When we are in need, we can feel…
These feelings can cause us to…
- pull back
In our verses this week we see the psalmist crying out to the Lord in a time of need.
With my whole heart I cry; answer me, O Lord!
I will keep your statutes.
I call to you; save me,
that I may observe your testimonies.
I rise before dawn and cry for help;
I hope in your words.
My eyes are awake before the watches of the night,
that I may meditate on your promise.
Can you relate to a need in your life so great that you find yourself rising before dawn to cry out for help? Have you experienced those sleepless nights where your eyes are awake before the watches of the night?
But notice where the psalmist finds hope and strength?
“I hope in your words…that I may meditate on your promise.”
And in the midst of a rollercoaster of emotions and sleepless nights, the psalmist reminds himself of truth. His faith triumphs over his fears and feelings. He reminds himself that God is near and His Word is truth!
But you are near, O Lord, and all your commandments are true. —Psalm 119:151
One of my favorite New Testament verses that speaks of drawing near to God in a time of need is Hebrews 4:16.
Let us then with confidence draw near to the throne of grace, that we may receive mercy and find grace to help in time of need. —Hebrews 4:16
God calls us in our time of need to draw near—to come close and lean into His presence where we find mercy and grace.
God calls us to come confidently. Confidence in this passage is a word that translates free and fearless confidence and a cheerful courage.
We can draw near and find help. The word for find help means to aid, help and secure. In the original language of the New Testament, the word picture for finding help is a nautical term referring to the frapping of a vessel. Frapping means to bind with a view to secure and strengthen.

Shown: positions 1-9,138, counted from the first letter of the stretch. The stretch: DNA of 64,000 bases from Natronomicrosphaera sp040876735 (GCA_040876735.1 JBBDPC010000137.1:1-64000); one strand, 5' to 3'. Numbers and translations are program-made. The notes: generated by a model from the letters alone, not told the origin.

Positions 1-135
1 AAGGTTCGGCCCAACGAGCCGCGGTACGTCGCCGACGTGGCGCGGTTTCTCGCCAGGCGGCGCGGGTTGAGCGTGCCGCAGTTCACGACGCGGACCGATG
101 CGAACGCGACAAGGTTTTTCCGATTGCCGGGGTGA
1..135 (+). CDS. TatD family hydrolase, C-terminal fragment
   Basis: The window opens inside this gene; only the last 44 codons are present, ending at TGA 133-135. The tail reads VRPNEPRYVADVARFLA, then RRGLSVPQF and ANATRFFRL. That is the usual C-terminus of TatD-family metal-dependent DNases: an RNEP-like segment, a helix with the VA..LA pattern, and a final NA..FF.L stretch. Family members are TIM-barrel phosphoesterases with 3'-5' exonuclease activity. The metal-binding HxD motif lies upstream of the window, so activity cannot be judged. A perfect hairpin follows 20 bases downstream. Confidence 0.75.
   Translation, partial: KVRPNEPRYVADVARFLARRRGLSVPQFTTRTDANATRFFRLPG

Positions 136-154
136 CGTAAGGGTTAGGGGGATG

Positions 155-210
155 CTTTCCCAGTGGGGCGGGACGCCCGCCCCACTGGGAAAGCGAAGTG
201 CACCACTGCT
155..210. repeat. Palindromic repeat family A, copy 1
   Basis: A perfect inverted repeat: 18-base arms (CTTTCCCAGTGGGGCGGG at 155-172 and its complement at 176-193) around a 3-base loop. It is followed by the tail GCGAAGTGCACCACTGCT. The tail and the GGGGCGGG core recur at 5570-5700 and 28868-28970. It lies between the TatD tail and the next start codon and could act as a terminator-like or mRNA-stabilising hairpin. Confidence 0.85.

We can confidently run toward—moving in the confidence and security of who Christ Jesus is and who we are in Him. Our help and hope is found in binding ourselves to the Lord where we find security and strength.
Look at the verses that precede Hebrews 4:16:
Since then we have a great high priest who has passed through the heavens, Jesus, the Son of God, let us hold fast our confession. For we do not have a high priest who is unable to sympathize with our weaknesses, but one who in every respect has been tempted as we are, yet without sin. —Hebrews 4:14-15
When you are tempted to flee or withdraw, call out to the Lord and ask Him to draw you close. Embrace the confidence, security, peace and joy found in Jesus’ presence.
This Week’s Journaling Assignment: Psalm 119:161-168 (Sin and Shin) and Psalm 119:169-176 (Taw)
Rejoicing in Him,
©2017 Susan Cady, susancady.com